In 1998, a hacker told Congress that he could bring down the Internet in 30 minutes by exploiting a certain flaw that sometimes caused online outages by misdirecting data. In 2003, the Bush administration concluded that fixing this flaw was in the nation's "vital interest."
Fast forward to 2010, and very little has happened to improve the situation. The flaw still causes outages every year. Although most of the outages are innocent and fixed quickly, the problem still could be exploited by a hacker to spy on data traffic or take down websites. Meanwhile, our reliance on the Internet has only increased. The next outage, accidental or malicious, could disrupt businesses, the government or anyone who needs the Internet to run normally.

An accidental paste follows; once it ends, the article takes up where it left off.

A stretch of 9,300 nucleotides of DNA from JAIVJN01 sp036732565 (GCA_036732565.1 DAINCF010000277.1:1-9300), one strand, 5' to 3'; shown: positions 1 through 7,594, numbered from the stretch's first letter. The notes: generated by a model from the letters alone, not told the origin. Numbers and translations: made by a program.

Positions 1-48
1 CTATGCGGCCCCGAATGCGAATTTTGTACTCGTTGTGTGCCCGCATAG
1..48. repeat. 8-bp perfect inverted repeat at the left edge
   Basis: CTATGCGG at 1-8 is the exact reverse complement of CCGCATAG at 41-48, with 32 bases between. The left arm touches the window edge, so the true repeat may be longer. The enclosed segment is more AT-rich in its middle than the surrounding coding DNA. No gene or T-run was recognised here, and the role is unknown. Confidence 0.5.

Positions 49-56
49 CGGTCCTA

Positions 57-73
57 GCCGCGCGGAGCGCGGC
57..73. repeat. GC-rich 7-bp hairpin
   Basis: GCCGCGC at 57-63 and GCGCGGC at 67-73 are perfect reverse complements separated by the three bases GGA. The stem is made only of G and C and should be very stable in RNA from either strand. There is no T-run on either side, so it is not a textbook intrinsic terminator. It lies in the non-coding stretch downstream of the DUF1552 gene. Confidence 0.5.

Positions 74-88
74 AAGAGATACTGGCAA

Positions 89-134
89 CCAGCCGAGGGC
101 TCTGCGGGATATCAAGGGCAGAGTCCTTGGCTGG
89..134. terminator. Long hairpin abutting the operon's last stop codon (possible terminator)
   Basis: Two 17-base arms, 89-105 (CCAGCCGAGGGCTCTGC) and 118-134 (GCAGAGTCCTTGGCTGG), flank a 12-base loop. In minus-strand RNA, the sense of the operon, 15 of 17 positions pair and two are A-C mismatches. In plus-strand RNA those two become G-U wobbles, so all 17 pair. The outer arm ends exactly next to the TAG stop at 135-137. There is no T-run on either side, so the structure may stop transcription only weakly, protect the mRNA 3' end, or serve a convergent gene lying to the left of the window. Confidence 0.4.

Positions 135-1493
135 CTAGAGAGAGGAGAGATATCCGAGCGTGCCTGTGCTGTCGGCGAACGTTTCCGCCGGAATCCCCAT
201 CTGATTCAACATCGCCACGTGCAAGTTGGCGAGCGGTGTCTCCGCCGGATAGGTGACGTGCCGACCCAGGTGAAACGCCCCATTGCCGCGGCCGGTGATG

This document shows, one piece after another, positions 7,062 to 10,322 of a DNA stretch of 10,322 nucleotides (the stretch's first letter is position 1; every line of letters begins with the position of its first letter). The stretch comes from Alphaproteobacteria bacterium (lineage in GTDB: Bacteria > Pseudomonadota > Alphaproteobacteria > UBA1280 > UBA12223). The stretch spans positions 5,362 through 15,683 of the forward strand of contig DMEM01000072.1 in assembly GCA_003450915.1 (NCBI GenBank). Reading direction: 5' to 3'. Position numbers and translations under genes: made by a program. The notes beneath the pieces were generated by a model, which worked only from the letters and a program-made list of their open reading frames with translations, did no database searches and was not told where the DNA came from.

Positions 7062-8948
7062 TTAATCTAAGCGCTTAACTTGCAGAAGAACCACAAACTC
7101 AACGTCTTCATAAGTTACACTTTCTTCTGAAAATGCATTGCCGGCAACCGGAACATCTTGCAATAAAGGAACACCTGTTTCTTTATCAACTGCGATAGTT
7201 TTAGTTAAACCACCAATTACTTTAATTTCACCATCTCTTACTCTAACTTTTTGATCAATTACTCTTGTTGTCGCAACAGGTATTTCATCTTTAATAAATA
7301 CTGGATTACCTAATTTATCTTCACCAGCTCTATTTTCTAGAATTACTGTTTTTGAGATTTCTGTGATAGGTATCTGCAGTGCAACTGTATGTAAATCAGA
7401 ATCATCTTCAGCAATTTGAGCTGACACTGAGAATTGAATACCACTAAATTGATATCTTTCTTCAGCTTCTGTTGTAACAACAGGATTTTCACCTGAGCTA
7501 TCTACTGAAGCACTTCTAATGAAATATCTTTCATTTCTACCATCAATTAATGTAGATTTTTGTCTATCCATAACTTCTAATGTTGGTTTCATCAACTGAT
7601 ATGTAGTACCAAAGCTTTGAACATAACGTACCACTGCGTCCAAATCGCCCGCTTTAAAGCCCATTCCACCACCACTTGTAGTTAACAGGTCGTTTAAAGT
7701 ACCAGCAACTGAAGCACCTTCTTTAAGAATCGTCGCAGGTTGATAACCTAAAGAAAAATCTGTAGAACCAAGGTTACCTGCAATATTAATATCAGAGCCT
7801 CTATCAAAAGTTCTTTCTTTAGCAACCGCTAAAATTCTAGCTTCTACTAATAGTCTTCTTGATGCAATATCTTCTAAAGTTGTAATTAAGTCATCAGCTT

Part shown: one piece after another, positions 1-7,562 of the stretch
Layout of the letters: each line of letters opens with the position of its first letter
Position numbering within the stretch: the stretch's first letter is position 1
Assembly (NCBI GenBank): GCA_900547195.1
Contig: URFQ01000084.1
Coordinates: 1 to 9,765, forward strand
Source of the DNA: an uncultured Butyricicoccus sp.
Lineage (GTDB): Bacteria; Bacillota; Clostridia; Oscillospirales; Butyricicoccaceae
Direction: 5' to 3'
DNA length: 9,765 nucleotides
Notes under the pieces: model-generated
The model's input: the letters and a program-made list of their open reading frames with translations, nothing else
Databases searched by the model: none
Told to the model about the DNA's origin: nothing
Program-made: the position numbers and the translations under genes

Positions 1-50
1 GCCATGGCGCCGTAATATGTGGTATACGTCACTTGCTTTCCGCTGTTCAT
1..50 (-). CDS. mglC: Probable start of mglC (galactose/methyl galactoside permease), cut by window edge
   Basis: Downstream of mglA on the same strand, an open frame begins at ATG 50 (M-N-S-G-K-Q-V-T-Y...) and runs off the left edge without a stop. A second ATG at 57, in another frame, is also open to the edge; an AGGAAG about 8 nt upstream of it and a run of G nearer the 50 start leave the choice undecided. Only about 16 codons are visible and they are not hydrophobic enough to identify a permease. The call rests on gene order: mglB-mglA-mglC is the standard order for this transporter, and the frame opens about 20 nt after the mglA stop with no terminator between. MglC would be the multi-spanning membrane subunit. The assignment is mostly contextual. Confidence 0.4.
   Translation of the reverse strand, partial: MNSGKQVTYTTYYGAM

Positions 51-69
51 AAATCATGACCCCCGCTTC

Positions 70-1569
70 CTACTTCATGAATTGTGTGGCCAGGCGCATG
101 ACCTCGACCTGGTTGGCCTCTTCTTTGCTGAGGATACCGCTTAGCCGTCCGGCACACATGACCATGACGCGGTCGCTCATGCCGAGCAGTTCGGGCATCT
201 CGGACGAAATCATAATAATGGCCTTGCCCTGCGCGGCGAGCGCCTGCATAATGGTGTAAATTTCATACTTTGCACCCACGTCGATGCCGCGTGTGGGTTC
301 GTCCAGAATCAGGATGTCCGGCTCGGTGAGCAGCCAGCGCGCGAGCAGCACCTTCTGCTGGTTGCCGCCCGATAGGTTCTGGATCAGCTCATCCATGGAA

The outages are caused by the somewhat haphazard way that traffic is passed between companies that carry Internet data. The outages are called "hijackings," even though most of them are not caused by criminals bent on destruction. Instead the outages are a problem borne out of the open nature of the Internet, a quality that also has stimulated the Net's dazzling growth.
From The Associated Press
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